When the curtain rises on the Metropolitan Opera’s production of Puccini’s “Tosca” on Tuesday, Oct. 4, it will mark a milestone for Montclair native Michael Fabiano, who will be portraying Tosca’s lover, Cavaradossi, for the first time on the Met stage.

Fabiano, 38, who first took on the role of Cavaradossi at the Opera National de Paris in 2021, said he appreciates the significance of the occasion.

“My seven performances of the run of ‘Tosca’ here will be the Met’s one-thousandth performance of ‘Tosca,’” the tenor said. “So it'll be kind of a momentous moment for ‘Tosca.’”

He elaborated: “‘Tosca’ was written at the turn of the century, in 1900, and this piece has reached the greatest of the great singers of history. And so I think it comes with a moral and social responsibility to do my best job in this work, because I have to live up to the greatness standards of those that preceded me.”

To that end, Fabiano has been spending much of his time studying – which can include vocal exercises – in addition to the Met rehearsals. That means he has had to pass on spending time with friends and even attending this year’s Met gala.

“My first and foremost burden is to serve the music, do Puccini justice, and thereby do the public justice,” Fabiano said. “I’m not looking for the approval of individuals but really looking to do great work at all costs.”

Fabiano’s work has been hailed for years. At age 22, he was a winner of the 2007 Metropolitan Opera’s National Council Auditions. The competition that year was the subject of a documentary, “The Audition.”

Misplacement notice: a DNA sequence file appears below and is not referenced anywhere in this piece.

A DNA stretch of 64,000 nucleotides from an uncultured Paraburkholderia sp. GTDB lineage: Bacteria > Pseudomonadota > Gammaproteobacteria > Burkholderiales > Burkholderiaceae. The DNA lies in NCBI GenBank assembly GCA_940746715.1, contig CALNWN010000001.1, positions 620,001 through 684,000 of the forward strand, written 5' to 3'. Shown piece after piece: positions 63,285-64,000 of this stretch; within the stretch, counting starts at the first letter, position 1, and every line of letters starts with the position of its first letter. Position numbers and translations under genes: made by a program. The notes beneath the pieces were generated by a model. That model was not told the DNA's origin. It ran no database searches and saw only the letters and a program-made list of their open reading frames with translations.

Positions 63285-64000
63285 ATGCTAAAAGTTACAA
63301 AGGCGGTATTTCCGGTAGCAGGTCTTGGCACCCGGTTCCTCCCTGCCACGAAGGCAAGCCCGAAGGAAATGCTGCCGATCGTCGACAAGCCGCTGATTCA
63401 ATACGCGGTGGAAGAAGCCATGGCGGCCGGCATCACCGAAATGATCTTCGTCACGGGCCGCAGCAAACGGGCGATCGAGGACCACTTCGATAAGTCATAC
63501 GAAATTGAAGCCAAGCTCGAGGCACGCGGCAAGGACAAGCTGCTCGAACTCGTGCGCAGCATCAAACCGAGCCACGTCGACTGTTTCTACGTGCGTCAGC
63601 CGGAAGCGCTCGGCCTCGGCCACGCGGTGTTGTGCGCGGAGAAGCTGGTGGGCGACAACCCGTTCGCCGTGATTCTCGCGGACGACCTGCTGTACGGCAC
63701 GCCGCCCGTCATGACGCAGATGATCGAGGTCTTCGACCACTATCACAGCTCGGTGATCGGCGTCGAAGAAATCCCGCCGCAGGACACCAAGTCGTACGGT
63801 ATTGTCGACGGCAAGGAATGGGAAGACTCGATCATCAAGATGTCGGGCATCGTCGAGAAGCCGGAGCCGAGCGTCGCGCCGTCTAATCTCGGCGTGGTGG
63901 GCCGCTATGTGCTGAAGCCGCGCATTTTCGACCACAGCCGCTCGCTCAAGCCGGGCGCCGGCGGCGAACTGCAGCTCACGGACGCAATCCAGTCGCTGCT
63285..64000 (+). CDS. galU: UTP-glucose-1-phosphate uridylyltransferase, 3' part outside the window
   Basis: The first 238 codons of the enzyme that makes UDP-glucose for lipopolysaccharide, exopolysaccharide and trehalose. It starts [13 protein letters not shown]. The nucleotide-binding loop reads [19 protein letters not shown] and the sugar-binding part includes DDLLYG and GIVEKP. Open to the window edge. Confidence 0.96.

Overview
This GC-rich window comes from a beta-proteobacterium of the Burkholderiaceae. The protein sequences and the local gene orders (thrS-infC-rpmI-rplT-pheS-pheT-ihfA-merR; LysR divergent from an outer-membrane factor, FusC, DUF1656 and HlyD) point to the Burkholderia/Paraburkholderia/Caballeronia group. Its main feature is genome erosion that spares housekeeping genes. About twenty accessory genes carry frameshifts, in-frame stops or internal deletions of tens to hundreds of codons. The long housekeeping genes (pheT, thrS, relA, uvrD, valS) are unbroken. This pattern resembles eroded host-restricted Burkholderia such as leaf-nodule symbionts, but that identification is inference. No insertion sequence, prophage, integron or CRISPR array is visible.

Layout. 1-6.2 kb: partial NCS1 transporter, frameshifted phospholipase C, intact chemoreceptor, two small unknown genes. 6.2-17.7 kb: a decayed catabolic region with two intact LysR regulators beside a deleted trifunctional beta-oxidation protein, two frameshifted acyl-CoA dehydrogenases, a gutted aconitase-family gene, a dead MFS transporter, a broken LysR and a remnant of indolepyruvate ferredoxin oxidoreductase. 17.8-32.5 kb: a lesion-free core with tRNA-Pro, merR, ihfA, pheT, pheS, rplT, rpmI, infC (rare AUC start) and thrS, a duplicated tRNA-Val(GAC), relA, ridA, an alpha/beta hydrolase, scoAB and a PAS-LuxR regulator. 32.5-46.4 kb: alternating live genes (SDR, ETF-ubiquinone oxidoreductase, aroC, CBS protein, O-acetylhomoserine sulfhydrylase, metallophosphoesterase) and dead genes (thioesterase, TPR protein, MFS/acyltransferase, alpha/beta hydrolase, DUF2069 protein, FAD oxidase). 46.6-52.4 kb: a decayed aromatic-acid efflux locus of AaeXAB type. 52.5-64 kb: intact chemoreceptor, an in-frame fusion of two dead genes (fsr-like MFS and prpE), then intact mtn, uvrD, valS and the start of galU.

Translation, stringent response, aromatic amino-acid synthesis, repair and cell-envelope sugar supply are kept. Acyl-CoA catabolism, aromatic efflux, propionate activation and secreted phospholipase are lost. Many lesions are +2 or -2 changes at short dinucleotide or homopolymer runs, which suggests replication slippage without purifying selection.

In 2014, he received the Beverly Sills Artist Award and the Richard Tucker Award, becoming the first singer to win both awards in the same year. In 2015, he received Australia’s prestigious Helpmann Award for the Best Male Performance in an Opera for his role as the disillusioned doctor in Gounod’s “Faust.” 

Recently, he was named one of the winners of the first edition Teatro Real Award given to artists who have stood out in a special way for their support to the institution throughout the 2020-21 season.

Early in his career, Fabiano was labeled “the young tenor,” a distinction he is not fond of.

“By certain people's standards, I'm young because I'm still under 40,” he said. “But I've had a full-time career for 15 years now.”

In “The Audition” documentary, one of the judges said of the 22-year-old Fabiano, “He's either going to be fantastic or dead" in five years.

Fabiano responded: “I'm still standing, and I say that with a smirk on my face and a glimmer in my eye. I think there's a reticence toward people that are competent and strong in our world, especially today. 

“I think people are hesitant. They think it's narcissistic. I always create a defining line between ego and narcissism. There's a clear difference. And I am very self-reflective. I care deeply about the music, I care deeply about what I do.”

Fabiano’s early success in opera is not something he imagined as a boy growing up in Montclair, Verona and Cedar Grove. Although his family was involved in music and music education, he was more interested in baseball, and remains a Yankees fan today. He was a baseball umpire for 13 years and still can discuss the intricacies of the infield fly rule.

At one point his family moved to suburban Minneapolis, where he graduated from high school and was a champion debater. It wasn’t until he entered the University of Michigan that he discovered and began to develop his talent as an opera singer.